Posing beside Venice’s infamous gondolas! :D

Venice was my final stop in this wonderful country. I know that it’s built on water, I’ve seen pictures of it before too but I was still amazed and found this city utterly interesting and beautiful! It’s a typical Italian city (rich in history, with many monuments, etc) save for the fact that instead of solid ground for roads, theirs is water; instead of cars or buses making traffic, they have waterbuses, gondolas and water taxis too! I was amazed! hehehe

Seven days flew by quickly and the next thing I know, I’m on a plane back to London. I’m happy to say that I’ll definitely return to Italy! In fact, I’ve already booked a flight for next month! Next destination there? Sardinia! It’s time to hit the beach!!! It’s been at least 7 months now and I just can’t wait! :D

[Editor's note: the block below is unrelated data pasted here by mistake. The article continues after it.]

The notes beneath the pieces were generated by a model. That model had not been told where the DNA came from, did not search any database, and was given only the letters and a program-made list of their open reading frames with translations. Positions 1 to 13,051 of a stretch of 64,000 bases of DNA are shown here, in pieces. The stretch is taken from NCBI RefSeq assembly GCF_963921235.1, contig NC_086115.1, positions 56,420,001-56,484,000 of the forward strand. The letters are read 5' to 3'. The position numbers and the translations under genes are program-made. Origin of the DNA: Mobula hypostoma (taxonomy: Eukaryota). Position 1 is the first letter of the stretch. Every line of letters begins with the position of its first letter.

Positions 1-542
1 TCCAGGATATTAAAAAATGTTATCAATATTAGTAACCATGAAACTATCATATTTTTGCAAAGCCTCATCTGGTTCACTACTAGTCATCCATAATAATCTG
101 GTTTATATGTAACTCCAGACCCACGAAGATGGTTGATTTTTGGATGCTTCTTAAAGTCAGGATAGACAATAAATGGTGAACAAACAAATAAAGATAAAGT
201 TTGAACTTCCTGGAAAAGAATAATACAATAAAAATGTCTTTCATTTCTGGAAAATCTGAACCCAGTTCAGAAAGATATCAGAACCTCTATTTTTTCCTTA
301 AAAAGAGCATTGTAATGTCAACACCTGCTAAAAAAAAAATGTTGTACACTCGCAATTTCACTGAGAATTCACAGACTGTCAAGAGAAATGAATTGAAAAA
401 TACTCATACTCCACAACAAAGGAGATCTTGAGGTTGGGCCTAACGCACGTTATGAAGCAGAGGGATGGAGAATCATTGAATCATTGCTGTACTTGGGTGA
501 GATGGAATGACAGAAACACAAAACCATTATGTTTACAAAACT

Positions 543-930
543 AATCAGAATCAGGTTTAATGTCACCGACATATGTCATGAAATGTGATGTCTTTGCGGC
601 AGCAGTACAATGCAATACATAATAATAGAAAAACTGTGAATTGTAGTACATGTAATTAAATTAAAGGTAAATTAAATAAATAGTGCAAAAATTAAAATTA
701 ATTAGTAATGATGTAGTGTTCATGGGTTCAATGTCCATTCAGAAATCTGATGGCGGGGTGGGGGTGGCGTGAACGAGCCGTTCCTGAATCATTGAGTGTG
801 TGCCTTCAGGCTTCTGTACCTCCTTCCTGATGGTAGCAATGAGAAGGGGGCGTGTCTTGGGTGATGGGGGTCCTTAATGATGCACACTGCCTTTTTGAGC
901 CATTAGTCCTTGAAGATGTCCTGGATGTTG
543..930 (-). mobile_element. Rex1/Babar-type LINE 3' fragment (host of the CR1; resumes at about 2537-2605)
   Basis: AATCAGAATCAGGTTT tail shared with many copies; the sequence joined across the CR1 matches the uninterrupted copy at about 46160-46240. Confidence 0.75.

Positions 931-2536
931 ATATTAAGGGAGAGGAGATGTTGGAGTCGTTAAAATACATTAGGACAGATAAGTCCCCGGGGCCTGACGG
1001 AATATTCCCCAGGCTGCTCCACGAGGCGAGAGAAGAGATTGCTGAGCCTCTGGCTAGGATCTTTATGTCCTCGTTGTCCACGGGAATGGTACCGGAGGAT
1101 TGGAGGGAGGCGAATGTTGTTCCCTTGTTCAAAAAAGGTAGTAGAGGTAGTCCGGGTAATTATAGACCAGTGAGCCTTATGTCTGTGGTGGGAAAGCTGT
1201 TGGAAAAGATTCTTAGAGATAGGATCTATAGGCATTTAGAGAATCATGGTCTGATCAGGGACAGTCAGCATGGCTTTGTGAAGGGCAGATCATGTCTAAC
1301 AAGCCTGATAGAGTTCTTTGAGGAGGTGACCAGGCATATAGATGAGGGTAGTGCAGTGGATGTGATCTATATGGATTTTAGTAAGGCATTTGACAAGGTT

Related posts:
DIY: Schengen Visa Application
Getting Around in Europe
Rome, the Eternal City!
Rome: Must See(s)
Amalfi CoastInside: Vatican City’s St. Peter’s Square

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Paris: Must See(s)

Paris has so many popular spots! Here are some places that you shouldn’t miss there, definitely must sees! :D Coz lately, I’ve been getting messages from friends who will be going to Paris and who wants to know what sights they should visit and what to do as well. They want me to share an itinerary for them but I haven’t really been able to do so since I’m away on trips. hehe

Notre Dame Cathedral

I always think of the Disney movie, The Hunchback of Notre Dame (which was based on a novel by Victor Hugo) when I think of this famous place. hehe They say it’s the most beautiful and popular Gothic church in the world. I found myself always walking towards the direction of the cathedral every afternoon coz I like the atmosphere here. I just love the Parisian sunset by the Seine River while eating crepes or eclairs at one of the benches lining this beautiful building.♥